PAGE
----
ARIZONA COLT RETURNS (1970) - 5 (well directed but mediocre) 
VILLAIN (1971) - 7 (British crime film with Richard Burton and Ian McShane) 
CHAMBER OF HORRORS (1940)- 8 (rewatch on Blu-Ray) 
JUSTICE LEAGUE (2017) - 7 
THE MAYOR OF HELL (1933) - 7 (James Cagney reform school melodrama) 

Saturday, December 16, 2017

Merry Christmas From Godzilla!



Wednesday, December 13, 2017

Christmas Songs of the Lesser Known Variety

For those tired of the same old Christmas tunes here are a few (very) different choices for the Holiday Season. 

Monday, December 11, 2017

The Bloody Pit #62 - And All Through the House (1972/1989)

December brings our annual Holiday Horrors episode! This year my two co-hosts have chosen a tale told twice and adapted from a 1953 comic book story by the legendary Johnny Craig. The story is about a murderous wife who decides to off her husband on Christmas Eve but then has to deal with an escaped axe welding killer dressed in a Santa Claus costume. The best laid plans of mice and murderers often go awry and this short story shows us a fine example. 'And All Through the House' was first filmed as part of the Amicus anthology movie directed by Freddie Francis in 1972. This may or may not have been the first instance in cinema of a killer Santa but it certainly struck home for viewers as it is the story that most people recall with great clarity even years after a viewing. Creepy, chilling and sinister in tone it is a difficult effort to beat.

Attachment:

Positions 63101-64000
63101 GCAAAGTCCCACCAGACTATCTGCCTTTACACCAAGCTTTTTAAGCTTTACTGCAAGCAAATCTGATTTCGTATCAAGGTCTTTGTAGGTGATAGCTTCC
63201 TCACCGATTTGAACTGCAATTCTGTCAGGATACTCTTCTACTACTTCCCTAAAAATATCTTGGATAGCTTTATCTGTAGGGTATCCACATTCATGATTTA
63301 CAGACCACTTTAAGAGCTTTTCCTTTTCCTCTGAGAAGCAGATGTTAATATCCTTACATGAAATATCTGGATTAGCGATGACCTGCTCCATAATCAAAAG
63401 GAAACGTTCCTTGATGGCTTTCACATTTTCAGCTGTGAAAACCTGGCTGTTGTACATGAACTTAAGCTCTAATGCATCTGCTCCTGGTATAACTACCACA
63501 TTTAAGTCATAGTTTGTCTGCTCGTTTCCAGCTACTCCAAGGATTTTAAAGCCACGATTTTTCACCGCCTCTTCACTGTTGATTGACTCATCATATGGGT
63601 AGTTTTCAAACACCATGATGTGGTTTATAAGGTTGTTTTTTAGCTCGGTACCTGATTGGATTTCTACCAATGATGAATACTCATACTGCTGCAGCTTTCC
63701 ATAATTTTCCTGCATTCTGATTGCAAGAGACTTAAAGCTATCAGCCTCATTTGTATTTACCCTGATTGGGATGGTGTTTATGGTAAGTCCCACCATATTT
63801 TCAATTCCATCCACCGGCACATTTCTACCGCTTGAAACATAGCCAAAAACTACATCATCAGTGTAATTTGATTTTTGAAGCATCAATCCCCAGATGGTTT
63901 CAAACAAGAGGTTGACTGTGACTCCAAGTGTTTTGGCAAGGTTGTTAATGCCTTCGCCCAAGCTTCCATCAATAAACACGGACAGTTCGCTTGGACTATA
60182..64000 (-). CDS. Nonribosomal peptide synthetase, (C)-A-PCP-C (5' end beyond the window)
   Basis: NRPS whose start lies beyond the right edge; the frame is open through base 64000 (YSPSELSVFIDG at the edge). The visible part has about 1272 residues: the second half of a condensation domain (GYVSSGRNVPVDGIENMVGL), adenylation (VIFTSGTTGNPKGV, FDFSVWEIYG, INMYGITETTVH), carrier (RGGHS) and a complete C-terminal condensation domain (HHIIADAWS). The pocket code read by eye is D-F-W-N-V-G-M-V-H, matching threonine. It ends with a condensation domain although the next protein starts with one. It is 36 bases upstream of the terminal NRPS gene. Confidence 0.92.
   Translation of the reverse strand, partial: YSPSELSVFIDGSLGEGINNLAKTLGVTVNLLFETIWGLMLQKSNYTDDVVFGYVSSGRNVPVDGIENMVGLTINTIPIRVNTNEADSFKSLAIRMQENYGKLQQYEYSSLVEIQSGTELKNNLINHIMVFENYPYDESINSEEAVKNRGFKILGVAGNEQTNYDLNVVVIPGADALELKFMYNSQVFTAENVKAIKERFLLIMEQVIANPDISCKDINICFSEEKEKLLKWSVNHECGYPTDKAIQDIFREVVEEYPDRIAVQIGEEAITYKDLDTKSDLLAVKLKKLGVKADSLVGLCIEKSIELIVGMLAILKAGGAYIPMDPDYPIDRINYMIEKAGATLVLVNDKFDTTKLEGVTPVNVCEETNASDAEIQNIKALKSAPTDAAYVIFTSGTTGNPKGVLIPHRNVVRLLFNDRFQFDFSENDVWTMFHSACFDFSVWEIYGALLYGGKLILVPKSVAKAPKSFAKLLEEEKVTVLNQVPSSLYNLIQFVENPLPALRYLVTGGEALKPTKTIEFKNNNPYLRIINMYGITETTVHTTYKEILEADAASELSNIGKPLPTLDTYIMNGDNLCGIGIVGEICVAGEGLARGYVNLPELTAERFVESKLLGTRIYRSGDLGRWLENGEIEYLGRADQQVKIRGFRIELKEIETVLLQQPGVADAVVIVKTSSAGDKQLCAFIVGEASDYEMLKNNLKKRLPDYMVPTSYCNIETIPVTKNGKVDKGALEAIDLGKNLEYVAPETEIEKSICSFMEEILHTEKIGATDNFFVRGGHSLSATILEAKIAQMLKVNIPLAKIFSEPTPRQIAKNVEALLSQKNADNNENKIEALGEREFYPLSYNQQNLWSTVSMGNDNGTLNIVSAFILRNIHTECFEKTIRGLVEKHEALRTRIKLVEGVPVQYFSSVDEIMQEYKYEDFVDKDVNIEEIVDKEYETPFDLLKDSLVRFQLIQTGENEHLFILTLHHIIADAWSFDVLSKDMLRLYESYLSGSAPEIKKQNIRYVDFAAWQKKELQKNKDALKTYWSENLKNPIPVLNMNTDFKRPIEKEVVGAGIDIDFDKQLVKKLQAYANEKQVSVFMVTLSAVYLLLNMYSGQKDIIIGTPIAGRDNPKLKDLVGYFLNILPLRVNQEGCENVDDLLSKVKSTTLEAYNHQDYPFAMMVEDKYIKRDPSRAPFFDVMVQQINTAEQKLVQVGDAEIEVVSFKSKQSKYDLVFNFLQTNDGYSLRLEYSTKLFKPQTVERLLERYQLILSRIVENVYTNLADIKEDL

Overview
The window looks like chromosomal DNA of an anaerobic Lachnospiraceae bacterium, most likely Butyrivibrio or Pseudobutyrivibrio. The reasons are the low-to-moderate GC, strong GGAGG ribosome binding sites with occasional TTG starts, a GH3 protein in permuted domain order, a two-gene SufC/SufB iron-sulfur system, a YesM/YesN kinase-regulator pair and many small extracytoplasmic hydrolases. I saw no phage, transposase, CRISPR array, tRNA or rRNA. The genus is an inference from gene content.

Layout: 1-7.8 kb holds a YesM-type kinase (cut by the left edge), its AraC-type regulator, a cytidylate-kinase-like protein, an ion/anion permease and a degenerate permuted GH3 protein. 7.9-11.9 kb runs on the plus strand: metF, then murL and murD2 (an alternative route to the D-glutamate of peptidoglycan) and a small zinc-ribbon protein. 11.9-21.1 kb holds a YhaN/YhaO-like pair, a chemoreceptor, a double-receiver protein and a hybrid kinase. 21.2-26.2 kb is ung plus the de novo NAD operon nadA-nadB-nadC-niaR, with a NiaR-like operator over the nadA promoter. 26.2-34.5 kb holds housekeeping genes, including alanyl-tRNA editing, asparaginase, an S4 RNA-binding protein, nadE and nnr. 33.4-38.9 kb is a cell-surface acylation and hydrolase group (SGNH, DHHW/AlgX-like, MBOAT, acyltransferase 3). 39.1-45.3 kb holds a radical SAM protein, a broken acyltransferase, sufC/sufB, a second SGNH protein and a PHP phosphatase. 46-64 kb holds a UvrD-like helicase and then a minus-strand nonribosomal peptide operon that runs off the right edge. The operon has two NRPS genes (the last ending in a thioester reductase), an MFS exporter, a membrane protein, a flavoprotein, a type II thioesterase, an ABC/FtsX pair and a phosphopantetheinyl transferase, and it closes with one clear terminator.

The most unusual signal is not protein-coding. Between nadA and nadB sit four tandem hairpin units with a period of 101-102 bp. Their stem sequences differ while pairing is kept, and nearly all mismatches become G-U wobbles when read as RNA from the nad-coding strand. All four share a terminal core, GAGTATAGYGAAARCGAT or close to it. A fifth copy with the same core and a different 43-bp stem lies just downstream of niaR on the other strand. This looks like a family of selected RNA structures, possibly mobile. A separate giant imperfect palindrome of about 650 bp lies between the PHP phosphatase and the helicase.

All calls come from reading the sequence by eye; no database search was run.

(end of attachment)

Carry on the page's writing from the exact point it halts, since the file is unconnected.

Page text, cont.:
In 1989 director Robert Zemeckis retold the tale as one of the first episodes of HBO's wildly successful series Tales From The Crypt. Adapted by Fred Dekker and lengthened out to fill a half hour time slot this version throws in a few extra curves, amps up the dark humor and broadens the performances for a more comic effect. The results are still pretty darned good but - as with any remake - the debates will never rest. Listen in as Troy Guinn, John Hudson and I discuss all three tellings of this Holiday Horror. We break down the differences and consider the qualities that each film brings to the table. We dig into the alterations, the motivations and the relative skill each version imparts to the main character as well as the portrayal of the nearly silent killer Kringle.

As is usual for the three of us, we get off-track a few times with my show opening gambit of asking about favorite childhood Christmas toys pushing the conversation into odd territory. Who knew a show about an EC Comics Christmas tale would reference The Six Million Dollar Man so frequently? If you want to tell us about your favorite youthful Christmas gift the email address is where we'll be happy to hear what you miss from years gone bye. You can also join us on the Bloody Pit FaceBook page where new links of interest get posted. Thank you for downloading and listening to the show and have a safe and happy Holiday season.

Saturday, December 09, 2017

Santa Horror Comic Covers

Often in these comics Santa is exactly the scary thing kids feared - he knows all the secrets!